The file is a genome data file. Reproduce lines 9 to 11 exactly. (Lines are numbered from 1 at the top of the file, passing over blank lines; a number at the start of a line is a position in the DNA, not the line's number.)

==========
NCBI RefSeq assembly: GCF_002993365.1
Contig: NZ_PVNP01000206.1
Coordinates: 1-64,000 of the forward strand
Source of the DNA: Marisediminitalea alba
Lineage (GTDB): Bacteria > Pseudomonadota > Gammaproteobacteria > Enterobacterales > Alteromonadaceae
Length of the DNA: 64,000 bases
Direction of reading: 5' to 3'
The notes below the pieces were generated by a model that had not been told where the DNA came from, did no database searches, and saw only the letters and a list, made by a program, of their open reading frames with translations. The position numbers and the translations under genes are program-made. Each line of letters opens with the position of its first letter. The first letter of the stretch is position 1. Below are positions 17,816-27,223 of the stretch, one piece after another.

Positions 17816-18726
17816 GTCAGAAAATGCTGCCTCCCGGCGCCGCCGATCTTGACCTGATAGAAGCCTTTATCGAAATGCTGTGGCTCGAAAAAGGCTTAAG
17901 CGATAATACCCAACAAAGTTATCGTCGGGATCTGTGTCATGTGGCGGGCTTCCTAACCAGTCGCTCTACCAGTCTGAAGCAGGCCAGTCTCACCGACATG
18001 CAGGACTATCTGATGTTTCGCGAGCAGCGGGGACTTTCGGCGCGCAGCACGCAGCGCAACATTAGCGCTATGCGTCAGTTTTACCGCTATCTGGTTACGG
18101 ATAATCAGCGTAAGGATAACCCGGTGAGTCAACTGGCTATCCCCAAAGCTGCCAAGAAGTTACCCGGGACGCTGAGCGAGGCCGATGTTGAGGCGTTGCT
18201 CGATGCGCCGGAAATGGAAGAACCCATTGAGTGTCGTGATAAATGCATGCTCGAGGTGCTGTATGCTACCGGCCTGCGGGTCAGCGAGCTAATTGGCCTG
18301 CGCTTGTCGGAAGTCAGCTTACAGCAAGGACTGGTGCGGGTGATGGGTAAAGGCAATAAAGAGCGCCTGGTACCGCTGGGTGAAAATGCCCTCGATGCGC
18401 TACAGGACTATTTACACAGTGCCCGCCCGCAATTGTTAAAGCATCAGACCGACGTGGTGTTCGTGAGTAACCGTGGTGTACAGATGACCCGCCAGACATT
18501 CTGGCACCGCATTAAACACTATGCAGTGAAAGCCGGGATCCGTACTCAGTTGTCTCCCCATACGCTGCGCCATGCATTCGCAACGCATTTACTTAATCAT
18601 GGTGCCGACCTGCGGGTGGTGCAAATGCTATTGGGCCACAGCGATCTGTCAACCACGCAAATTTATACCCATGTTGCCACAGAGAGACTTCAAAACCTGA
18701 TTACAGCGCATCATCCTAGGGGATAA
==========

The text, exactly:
Positions 17816-18726
17816 GTCAGAAAATGCTGCCTCCCGGCGCCGCCGATCTTGACCTGATAGAAGCCTTTATCGAAATGCTGTGGCTCGAAAAAGGCTTAAG
17901 CGATAATACCCAACAAAGTTATCGTCGGGATCTGTGTCATGTGGCGGGCTTCCTAACCAGTCGCTCTACCAGTCTGAAGCAGGCCAGTCTCACCGACATG